There’s Always Tomorrow (Douglas Sirk, 1956)

“Love is a very reckless thing”

Introduction
Billy Wilder has worked with Fred MacMurray on two memorable occasions – in The Apartment and Double Indemnity. Double Indemnity presents Fred MacMurray in the middle of a murder-plot that he slowly finds himself falling deeper and deeper into. The Apartment shows Fred MacMurray in a much more sleazy role – as he cheats on his own wife and family with Shirley Maclaine. Billy Wilder’s choice of MacMurray is due to his likeability – we need to root for the character in Double Indemnity as we know he is a killer from the opening sequence. In The Apartment, he needs to come across as classy-enough to have risen through the ranks in the business, but sleazy enough to use Lemmons apartment. Douglas Sirk clearly chose MacMurray for the same reasons – his likeability and his classy, professional edge. But, like Double Indemnity, There’s Always Tomorrow shows how someone can be corrupted. But unlike the film-noir classic, this is not a batchelor-man at the centre of the story – this is your usual family man. A happy family man who nearly ruins everything …

Innocent Child


Cliff Groves (Fred MacMurray) is a successful toy-shop owner designing a robot toy – but he is unhappy with life. In one instance, he tries to take wife out in evening and everyone turns out to be busy leaving him at home alone. This initial set-up shows the innocence this character has – he is upset at the lack-of-attention he receives at home and his interest in toys amplifies this. It is at this key moment in his life that Norma Vale (Barbara Stanwyk) re-appears. An old flame who appears to stumble into his life due to business, he decides to take her to the theatre instead and slowly, but surely, he falls deeper and deeper in love with her. But this is not a simple love-story as we know that his wife Marion (Joan Bennett) is not a bad woman and it is his restlessness and, ultimately, mid-life crisis which is driving this relationship – not neccessarily true love.
Add to the mix a detective-like subplot as the children Vinnie (William Reynolds) and Ellen (Gigi Perreneu) investigate the affair and you see how the mid-life crisis has direct ramifications on the children and their perspective of their Father.

Before Friends-Reunited

Way back in 2004, The Guardian reported “Divorce Rates Surge as Friends are Reunited” and this film shows how these are the most troubling of relationships – the ones that lurk in the back of the mind, the ones that question “what if…” as you try and forget the relationship. You can imagine, in the fifties, it was even easier to forget and to think that at that mid-life crisis point one of these people re-appear is incredibly disconcerting.

With this in mind, the story can end in so many ways. We do not know if we will be witness to the affair the good-guy Clifford Groves becomes a part of, we do not know whether the children will expose the truth to their Mother and, ultimately, we are always mixed about Stanwyk’s Norma Vale – on the one hand flirtatious and clearly highlighting what could have been, whilst we also see her become very much aware of her actions and regret them.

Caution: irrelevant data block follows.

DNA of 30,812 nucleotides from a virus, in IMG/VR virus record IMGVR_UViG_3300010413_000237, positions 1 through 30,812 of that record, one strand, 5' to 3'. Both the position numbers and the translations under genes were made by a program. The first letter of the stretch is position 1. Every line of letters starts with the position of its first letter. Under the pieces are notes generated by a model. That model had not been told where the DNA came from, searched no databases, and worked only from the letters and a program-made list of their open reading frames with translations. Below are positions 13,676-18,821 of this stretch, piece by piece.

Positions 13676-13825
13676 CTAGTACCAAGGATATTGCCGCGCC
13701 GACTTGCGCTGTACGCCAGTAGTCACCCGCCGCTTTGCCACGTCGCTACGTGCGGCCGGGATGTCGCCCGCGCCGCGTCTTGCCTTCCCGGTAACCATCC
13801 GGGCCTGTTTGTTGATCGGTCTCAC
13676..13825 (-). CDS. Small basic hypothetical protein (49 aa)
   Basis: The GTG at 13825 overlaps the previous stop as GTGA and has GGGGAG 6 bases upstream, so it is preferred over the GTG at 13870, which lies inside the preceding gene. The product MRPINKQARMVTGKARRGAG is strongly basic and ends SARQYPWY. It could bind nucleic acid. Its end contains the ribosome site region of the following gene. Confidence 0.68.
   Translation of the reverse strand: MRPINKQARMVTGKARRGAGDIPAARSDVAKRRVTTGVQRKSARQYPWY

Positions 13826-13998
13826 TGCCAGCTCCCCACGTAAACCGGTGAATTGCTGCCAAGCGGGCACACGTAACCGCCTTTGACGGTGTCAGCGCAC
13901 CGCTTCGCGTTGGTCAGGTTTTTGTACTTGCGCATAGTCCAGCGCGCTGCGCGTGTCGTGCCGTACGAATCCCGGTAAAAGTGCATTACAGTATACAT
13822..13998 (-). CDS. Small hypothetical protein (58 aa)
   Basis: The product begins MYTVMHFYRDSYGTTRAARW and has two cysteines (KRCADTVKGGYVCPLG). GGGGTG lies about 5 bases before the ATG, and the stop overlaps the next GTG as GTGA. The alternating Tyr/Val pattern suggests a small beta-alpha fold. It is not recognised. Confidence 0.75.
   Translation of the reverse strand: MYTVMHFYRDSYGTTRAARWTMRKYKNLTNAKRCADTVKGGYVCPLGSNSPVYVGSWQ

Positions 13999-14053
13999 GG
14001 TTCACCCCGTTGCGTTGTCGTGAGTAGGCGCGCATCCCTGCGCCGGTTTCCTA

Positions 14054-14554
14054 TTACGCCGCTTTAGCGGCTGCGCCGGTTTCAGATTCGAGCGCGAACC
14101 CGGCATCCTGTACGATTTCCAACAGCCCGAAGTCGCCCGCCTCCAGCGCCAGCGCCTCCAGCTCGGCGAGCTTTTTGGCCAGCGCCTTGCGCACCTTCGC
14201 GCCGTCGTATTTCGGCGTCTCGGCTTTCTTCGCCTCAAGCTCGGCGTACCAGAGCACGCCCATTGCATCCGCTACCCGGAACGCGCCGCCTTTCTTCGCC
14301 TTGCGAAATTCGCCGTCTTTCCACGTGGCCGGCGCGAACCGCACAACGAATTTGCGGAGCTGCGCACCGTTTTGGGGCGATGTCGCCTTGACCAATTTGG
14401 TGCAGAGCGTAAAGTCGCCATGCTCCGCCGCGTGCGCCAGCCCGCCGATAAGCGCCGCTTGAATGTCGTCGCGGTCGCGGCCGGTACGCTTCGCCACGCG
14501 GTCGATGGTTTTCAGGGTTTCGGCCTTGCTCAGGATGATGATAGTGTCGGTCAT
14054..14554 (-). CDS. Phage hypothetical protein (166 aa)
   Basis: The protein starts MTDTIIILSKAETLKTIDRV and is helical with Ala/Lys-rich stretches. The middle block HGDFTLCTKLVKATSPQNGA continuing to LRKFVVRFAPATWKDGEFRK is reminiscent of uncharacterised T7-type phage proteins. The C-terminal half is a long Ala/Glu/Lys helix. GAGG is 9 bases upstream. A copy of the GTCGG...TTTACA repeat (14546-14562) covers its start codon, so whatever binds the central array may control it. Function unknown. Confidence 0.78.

Home-Wrecker with a Heart

In any three-character dynamic, rarely do we see such heart in the woman who breaks up a marriage. In fact, the irony is how she has so much heart, she ultimately is not comfortable with the reality she created. The script (based on a novel by Ursula Parrott) by Bernard C. Schoenfeld gives Norma the opportunity to be more kind, gentle and considerate that almost the entire ‘happy family’ we see. As she is confronted by the children, she argues that the reason Cliff could even be considering looking elsewhere is because of the lack of love his children and wife show him at home. When Norma shows Cliff’s wife a dress she could wear, Marion responds with some very patronising and condescending remarks about “if she was a batchelorette like [Norma]” then maybe, but alas, she is not – you can see Norma is offended by the remarks, but she does not say a word.

“Love is a very reckless thing. Maybe it isn’t even a good thing. When you’re young and in love, nothing matters except your own satisfaction. The tragic thing about growing older is that you can’t be quite as reckless anymore.”

She is independent and wise. She has learned from her mistakes, though divorced, she explains how you “don’t marry for loneliness”. Ultimately, she is also the one who ‘creates’ the situation in the first place – you could argue that she shouldn’t have even considered going with a married man to the theatre in the very first instance.

Not Your Usual Rom-Com

In the UK, we are seeing multiple posters of Friends with Benefits and all year we have had sex-rom-com’s such as Love & Other Drugs and No Strings Attached, I find it a welcome relief to watch a film that is primarily and fundamentally about relationships – but rather than creating an almost fictional fantasy world (Indeed, I am not Jake Gyllenhaal and I am not Justin Timberlake), we see the real struggles and difficulties of marriage. Amongst the main relationship, there is a sub-plot in the background as we see the youthful relationship between Cliff’s son Vinnie and Ann (Pat Crowley). It is uninteresting and very much uncomplicated and simple – whilst Cliff and Marion have a much more deeper and personal relationship that is steeped in history. This is not a romance really and it is not a comedy … it fits into that category of ‘drama’.  

Douglas Sirk directed All That Heaven Allows and Written on the Wind – two films which highly interest me now. The idea that, as the credits close, you consider the uncertain and pessimistic future of the married couple and family whilst you feel sorry and sad for the home-wrecker seems impossible. But the direction, writing and actors deliver and this is indeed how you feel. 
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